In an interview with CNN's Christiane Amanpour Wednesday, Clinton said that his tough-on-crime policies cast "too wide a net." His remarks come after Hillary Clinton gave a speech last week lamenting America's "era of mass incarceration." Critics were quick to point out that the policies she criticized included those implemented by her husband, but now, Bill Clinton has voiced his support for her speech.
"We have too many people in prison," Bill Clinton said to Amanpour. "And we wound up spending — putting so many people in prison that there wasn't enough money left to educate them, train them for new jobs, and increase the chances when they came out that they could live productive lives."
"I strongly support what she's doing, and I think any policy that was adopted when I was president, any federal law that contributed to it, needs to be changed," Clinton added. Meghan DeMaria
Sylvia Driskell, a 66-year-old woman from Auburn, Nebraska, wants to sue every gay person in the world.
Driskell will represent herself in Driskell v. Homosexuals, claiming she is an earthly "ambassador" of "God and His Son Jesus Christ." In her seven-page, handwritten petition, Driskell writes that "homosexuals say that it's not a sin to be homosexual, and they have the right to marry, to be parents." She goes on to argue that children raised by "liars, deceivers, and thieves" will "grow up to be one of the three, or all three."
Driskell ends her petition by noting that it is "imperative" for her to "start standing up for the moral principles on which our great nation, our great states, and our great cities were founded on." U.S. District Judge John M. Gerrard has been assigned the case, filed May 1, but no summons have been issued thus far. Meghan DeMaria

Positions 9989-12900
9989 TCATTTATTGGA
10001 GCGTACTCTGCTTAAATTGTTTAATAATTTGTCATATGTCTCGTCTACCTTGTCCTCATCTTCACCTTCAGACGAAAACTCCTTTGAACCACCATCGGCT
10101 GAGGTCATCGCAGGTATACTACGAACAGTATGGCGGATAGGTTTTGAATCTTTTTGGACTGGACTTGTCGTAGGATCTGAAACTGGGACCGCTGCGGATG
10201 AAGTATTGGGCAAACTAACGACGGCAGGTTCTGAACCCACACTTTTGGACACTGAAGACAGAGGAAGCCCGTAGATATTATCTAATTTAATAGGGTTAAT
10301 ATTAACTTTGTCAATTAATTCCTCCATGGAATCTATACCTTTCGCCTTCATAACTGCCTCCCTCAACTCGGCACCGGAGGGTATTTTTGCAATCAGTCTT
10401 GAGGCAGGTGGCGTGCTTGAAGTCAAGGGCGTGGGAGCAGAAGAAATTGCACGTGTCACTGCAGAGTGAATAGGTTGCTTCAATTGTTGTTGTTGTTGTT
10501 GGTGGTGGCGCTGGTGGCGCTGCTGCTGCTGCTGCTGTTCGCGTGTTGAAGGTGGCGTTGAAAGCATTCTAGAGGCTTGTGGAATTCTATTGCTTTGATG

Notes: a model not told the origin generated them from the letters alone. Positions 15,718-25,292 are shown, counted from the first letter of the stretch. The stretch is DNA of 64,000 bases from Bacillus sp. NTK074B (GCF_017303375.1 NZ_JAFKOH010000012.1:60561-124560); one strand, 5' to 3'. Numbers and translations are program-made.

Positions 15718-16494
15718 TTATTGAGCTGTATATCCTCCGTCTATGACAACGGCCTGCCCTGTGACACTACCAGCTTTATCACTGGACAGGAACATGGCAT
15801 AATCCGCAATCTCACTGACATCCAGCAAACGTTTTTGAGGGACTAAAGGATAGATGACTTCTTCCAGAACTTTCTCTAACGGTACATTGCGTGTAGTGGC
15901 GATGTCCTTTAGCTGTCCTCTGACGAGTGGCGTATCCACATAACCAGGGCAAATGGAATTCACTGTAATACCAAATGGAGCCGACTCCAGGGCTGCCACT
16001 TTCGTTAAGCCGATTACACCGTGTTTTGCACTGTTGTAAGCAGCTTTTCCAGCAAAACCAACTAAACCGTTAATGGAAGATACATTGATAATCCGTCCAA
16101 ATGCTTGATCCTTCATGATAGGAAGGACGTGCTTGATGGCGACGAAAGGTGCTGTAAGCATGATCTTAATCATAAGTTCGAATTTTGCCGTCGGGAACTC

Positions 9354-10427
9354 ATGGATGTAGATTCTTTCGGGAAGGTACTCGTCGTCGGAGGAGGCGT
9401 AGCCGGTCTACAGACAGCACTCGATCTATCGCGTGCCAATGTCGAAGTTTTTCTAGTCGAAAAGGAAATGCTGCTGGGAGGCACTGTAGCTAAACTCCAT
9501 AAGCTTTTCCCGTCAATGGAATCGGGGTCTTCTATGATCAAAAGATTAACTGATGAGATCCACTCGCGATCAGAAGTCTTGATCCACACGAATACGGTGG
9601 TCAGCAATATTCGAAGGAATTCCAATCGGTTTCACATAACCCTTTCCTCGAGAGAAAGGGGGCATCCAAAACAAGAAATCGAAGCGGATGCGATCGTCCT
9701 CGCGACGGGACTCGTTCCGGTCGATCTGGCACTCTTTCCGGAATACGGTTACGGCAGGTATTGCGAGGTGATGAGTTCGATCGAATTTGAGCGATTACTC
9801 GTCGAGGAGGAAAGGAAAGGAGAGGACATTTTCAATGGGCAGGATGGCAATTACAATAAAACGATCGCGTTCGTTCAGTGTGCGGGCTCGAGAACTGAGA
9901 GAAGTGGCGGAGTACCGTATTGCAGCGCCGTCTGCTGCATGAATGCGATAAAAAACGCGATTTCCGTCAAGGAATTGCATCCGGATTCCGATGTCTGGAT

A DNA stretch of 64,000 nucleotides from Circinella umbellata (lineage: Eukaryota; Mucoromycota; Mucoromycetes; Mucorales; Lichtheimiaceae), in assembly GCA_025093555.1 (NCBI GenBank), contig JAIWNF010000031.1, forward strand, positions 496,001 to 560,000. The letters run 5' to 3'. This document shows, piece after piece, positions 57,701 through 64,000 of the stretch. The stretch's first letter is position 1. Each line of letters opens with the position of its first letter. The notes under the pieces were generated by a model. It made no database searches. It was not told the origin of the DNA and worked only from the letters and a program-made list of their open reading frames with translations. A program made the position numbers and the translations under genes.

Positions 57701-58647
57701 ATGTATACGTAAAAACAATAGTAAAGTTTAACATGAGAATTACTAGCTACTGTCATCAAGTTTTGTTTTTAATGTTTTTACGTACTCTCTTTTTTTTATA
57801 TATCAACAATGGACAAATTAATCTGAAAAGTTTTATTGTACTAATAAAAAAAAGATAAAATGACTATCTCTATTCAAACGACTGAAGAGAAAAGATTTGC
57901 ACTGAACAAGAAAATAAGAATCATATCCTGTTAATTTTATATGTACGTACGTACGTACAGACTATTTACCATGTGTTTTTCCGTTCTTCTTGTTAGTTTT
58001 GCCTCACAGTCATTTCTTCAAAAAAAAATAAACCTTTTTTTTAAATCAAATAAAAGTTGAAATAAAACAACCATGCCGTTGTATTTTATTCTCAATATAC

There are many ways to inform a boss that your days with a company are numbered. Some are professional, some are ill-advised, and at least one now includes cake.
It is "more probable than not" New England Patriots staffers deliberately tampered with footballs during the 2015 NFL playoffs, according to an investigation commissioned by the NFL and made public Wednesday.
Released more than three months after the Super Bowl, the Wells report concluded that a Patriots locker room attendant, Jim McNally, and an equipment supervisor, John Jastremski, likely deflated footballs during the team's AFC Championship game against the Indianapolis Colts. Moreover, it determined quarterback Tom Brady "was at least generally aware of the inappropriate activities." However, the report found no evidence other players, the team's ownership, or coach Bill Belichick knew of the tampering.
In a statement, Commissioner Roger Goodell said the league would consider possible disciplinary action. Jon Terbush
A Florida woman who was being held at knifepoint by her boyfriend has Pizza Hut to thank for her safety.
Cheryl Treadway's boyfriend Ethan Nickerson took her phone away and was holding her hostage, but Treadway somehow convinced him to let her order a pizza mid-confrontation. Treadway opened up the Pizza Hut app, and in the "special instructions" section where most people would request extra cheese or napkins, she wrote "911hostage help!" and "Please help! Get 911 to me."
When the restaurant received the order, a cook told the manager about the instructions. The Pizza Hut employees called 911, and the the Highland County Sheriff's Office sent a team of deputies to remove Treadway and her children from the house.
Florida's WFLA reports that Nickerson "may have been high on meth" during the situation. He was arrested and charged with aggravated assault with a weapon without intent to kill, battery, false imprisonment, and obstructing justice by depriving communication to law enforcement. Meghan DeMaria